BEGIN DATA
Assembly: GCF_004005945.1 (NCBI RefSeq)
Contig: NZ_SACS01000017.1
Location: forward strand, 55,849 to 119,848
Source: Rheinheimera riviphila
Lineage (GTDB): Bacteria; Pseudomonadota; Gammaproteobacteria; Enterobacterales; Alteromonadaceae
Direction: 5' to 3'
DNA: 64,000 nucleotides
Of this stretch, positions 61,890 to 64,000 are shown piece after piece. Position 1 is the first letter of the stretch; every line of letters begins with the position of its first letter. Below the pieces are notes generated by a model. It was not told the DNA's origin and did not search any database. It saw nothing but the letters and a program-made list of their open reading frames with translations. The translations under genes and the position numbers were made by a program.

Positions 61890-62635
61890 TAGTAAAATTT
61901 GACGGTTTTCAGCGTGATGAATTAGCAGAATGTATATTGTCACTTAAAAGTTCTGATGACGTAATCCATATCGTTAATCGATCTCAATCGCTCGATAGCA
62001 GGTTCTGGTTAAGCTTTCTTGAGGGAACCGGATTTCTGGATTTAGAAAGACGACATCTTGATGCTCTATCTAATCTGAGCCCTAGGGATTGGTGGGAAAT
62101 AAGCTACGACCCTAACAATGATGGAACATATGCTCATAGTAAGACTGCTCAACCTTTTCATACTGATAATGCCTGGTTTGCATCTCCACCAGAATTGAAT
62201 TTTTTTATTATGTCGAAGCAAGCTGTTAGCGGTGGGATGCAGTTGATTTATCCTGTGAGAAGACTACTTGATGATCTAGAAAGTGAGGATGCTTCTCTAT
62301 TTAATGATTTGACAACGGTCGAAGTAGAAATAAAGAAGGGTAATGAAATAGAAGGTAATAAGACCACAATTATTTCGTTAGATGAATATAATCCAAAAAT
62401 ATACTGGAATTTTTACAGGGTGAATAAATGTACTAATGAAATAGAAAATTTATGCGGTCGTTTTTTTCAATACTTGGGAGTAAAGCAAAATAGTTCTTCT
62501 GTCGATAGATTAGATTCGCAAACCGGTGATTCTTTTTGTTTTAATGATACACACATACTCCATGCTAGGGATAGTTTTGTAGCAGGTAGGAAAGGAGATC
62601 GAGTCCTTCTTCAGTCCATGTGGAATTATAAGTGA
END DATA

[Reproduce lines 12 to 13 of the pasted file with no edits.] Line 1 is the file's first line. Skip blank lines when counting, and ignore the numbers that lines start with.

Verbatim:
62001 GGTTCTGGTTAAGCTTTCTTGAGGGAACCGGATTTCTGGATTTAGAAAGACGACATCTTGATGCTCTATCTAATCTGAGCCCTAGGGATTGGTGGGAAAT
62101 AAGCTACGACCCTAACAATGATGGAACATATGCTCATAGTAAGACTGCTCAACCTTTTCATACTGATAATGCCTGGTTTGCATCTCCACCAGAATTGAAT